The History of the National Butterfly Center
How We Began
The National Butterfly Center is a project of the North American Butterfly Association (NABA), a nonprofit organization dedicated to the conservation and study of wild butterflies in their native habitats. This 100-acre wildlife center and native species botanical garden contains trails for exploring, observation areas, educational exhibits and a plant nursery. The National Butterfly Center is NABA's flagship facility and a primary focus of its efforts aimed at educating the public about the value of biodiversity, the beauty of the natural world, the wonder of butterflies, particularly, and the powerful role they play in maintaining healthy ecosystems and sustainable food resources. The Center is open for exploration, daily.
future-plans-catepillarExpanding through Education & Collaboration
Formed in 1993, NABA has grown to over 4,500 members in 30 chapters across the United States. Thanks to efforts to educate the public about the importance of butterflies and the ways in which they benefit humans and the environment, butterflies are viewed as wildlife to be protected. NABA has been instrumental in saving magnificent Regal Fritillaries, as well as Miami Blues—now known from one single colony off Key West in Monroe County, Florida. NABA is on the steering committee of the Monarch Joint Venture, and is the only NGO on the South Florida Endangered Butterfly Working Group.
In addition, NABA runs the annual Butterfly Count Programs in Canada, the United States, and Mexico, with the help of thousands of volunteers in the field. The published results of these counts are used by scientists to monitor butterfly population trends in North America, and serve as the nucleus of the NABA initiative to create a continent-wide database of activity known as Butterflies I've Seen, or BIS. Because butterflies are extremely sensitive to changes in environmental conditions, they serve as an early warning system for issues related to environmental degradation due to climate change, pollution, and more.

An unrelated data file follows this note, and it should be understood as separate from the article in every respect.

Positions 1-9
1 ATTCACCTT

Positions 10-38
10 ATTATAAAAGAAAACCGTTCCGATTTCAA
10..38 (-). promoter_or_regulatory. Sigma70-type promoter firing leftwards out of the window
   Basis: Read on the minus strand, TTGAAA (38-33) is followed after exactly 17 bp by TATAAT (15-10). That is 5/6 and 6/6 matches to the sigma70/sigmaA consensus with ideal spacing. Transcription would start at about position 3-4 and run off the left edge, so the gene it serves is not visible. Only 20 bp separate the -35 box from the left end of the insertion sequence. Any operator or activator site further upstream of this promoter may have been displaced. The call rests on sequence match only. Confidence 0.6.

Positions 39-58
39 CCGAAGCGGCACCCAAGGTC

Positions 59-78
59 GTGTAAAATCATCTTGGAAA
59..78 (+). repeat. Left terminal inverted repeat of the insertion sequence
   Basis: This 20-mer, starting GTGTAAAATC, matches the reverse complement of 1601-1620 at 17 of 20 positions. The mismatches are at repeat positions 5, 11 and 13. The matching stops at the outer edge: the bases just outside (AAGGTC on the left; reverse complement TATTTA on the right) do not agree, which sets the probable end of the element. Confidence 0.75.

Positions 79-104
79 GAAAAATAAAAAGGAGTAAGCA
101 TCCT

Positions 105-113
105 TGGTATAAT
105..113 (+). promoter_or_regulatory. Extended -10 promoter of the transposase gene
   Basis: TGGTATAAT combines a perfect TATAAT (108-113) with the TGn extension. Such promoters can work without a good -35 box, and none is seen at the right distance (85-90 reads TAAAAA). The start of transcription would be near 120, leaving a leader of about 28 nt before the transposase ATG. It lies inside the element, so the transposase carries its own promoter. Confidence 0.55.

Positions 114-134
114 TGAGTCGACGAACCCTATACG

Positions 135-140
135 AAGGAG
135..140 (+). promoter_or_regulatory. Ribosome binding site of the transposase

To promote the growth of wild butterfly populations, NABA encourages gardening and has developed a series of guides for those interested in creating habitats for butterflies and insects across North America. NABA Chapter members, whether master naturalists, hobbyists or enthusiasts, work within their communities to plant butterfly-friendly gardens at private residences and public places including local schools and parks.
The National Butterfly Center supports the education and conservation mission of NABA. Not only does The Center collaborate with the National Park Service to ensure the survival of Monarchs on their mass migration through the Rio Grande Valley, it recently partnered with the U.S. Fish & Wildlife to plant 12,000 plugs of rare grasses and endangered wildflowers in Fall, 2011, to create the Geoffrey McAllen Memorial Native Grassland and Wildflower Refugium. Moreover, thousands of local school children and residents, tourists, environmentalists and scientists all enjoy exploring the Center's grounds, and the opportunity to discover caterpillars, butterflies and other critters in the wild.